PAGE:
How Round Robins Work
At the recent Sectional, there was more than a little confusion about the movement of boards and players in round-robin team games. This note attempts to explain it, and since the Sectional is coming, it might be helpful to both players and the harried tournament directors if players were to see in a diagram how it works.
Directors usually say, “You have a home table. Your north-south players remain at the home table throughout the movement. To start the round-robin, the east-west players (who can be thought of as starting at their home table) move up one table to play against the north-south players at that table. At the conclusion of that first part, they take the boards they have just played and move the back to their home table. Then they move up one more table and play the boards at that table against the next north-south combination.” This sounds good, but it might be easier to understand if you can see a picture:
The diagram shows that round robins are laid out just like an ordinary Mitchell movement. In the Mitchell movement, North-South players remain at the same table throughout all rounds of play, just as in the round robin. After each six-board round, the six boards move to the next lower table (from table A, they move to table C), and east-west pairs move to the next higher number table (but from table C, the next highest table is Table A, because we’re at the end of the tables. It works the same in the Mitchell movement. If you’re at the last table, after play is over you move to table 1. From Table C you move to Table A. Same idea.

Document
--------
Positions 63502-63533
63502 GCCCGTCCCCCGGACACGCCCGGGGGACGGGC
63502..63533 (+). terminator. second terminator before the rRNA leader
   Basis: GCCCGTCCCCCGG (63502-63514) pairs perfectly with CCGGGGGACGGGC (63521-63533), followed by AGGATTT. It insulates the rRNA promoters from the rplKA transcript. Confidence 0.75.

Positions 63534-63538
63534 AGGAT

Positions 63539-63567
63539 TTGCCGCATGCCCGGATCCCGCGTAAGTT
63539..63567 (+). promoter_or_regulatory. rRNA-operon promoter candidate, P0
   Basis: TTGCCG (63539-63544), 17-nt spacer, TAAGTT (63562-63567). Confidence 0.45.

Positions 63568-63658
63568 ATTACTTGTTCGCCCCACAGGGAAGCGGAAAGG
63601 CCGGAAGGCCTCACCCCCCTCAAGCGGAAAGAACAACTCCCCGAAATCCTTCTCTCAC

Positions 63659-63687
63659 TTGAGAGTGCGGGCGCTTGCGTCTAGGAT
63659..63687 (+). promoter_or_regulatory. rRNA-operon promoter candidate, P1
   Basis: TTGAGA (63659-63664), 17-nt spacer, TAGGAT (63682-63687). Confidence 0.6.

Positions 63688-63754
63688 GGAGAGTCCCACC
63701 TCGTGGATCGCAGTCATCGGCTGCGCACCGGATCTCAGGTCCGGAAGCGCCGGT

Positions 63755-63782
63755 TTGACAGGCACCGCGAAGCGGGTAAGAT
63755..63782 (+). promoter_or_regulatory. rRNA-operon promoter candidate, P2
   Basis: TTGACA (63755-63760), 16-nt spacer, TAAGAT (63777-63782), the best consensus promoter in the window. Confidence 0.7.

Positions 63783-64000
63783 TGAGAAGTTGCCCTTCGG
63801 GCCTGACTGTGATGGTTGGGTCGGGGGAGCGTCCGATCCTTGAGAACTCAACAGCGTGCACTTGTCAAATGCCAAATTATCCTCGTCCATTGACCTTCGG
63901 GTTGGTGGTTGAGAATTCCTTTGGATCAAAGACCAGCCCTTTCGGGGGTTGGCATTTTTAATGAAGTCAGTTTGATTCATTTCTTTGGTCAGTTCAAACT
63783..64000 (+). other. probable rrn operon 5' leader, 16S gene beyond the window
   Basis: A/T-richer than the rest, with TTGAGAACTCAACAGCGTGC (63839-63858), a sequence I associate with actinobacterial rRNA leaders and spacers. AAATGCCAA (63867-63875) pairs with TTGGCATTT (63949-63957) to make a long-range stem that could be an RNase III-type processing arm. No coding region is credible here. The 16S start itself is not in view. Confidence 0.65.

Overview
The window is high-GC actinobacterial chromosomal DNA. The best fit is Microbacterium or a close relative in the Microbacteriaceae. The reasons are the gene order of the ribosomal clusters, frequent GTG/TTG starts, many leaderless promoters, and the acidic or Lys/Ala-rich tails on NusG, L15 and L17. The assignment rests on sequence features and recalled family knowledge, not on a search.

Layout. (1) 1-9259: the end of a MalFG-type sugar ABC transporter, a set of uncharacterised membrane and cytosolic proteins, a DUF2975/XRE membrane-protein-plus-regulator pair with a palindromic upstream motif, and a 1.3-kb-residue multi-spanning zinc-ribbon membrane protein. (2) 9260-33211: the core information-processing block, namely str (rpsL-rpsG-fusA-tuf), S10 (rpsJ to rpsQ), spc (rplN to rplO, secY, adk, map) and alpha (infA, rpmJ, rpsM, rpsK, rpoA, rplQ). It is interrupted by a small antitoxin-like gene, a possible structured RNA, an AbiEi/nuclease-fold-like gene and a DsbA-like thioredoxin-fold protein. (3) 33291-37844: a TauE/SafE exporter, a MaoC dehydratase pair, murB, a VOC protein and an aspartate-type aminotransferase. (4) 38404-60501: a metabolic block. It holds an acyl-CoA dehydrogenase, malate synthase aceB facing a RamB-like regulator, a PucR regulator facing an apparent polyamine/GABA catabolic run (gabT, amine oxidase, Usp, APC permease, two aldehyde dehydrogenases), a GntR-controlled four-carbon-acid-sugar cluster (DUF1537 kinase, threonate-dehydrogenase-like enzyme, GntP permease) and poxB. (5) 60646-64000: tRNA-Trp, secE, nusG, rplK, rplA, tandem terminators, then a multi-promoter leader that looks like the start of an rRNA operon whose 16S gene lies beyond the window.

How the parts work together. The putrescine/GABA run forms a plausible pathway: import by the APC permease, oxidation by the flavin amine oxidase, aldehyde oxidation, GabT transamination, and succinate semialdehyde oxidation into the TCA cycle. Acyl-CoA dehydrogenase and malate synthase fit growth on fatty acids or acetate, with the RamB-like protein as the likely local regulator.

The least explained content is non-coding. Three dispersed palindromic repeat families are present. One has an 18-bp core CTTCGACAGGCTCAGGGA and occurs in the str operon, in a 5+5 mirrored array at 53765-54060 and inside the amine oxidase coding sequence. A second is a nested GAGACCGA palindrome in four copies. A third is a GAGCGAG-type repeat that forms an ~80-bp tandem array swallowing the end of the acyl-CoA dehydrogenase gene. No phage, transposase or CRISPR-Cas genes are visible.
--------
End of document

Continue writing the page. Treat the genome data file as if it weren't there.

Round robins with seven boards are equally possible, but the same rules prevail. Typically, all round robins involve three tables. Directors will only set up a round robin if there are an odd number of teams in the event.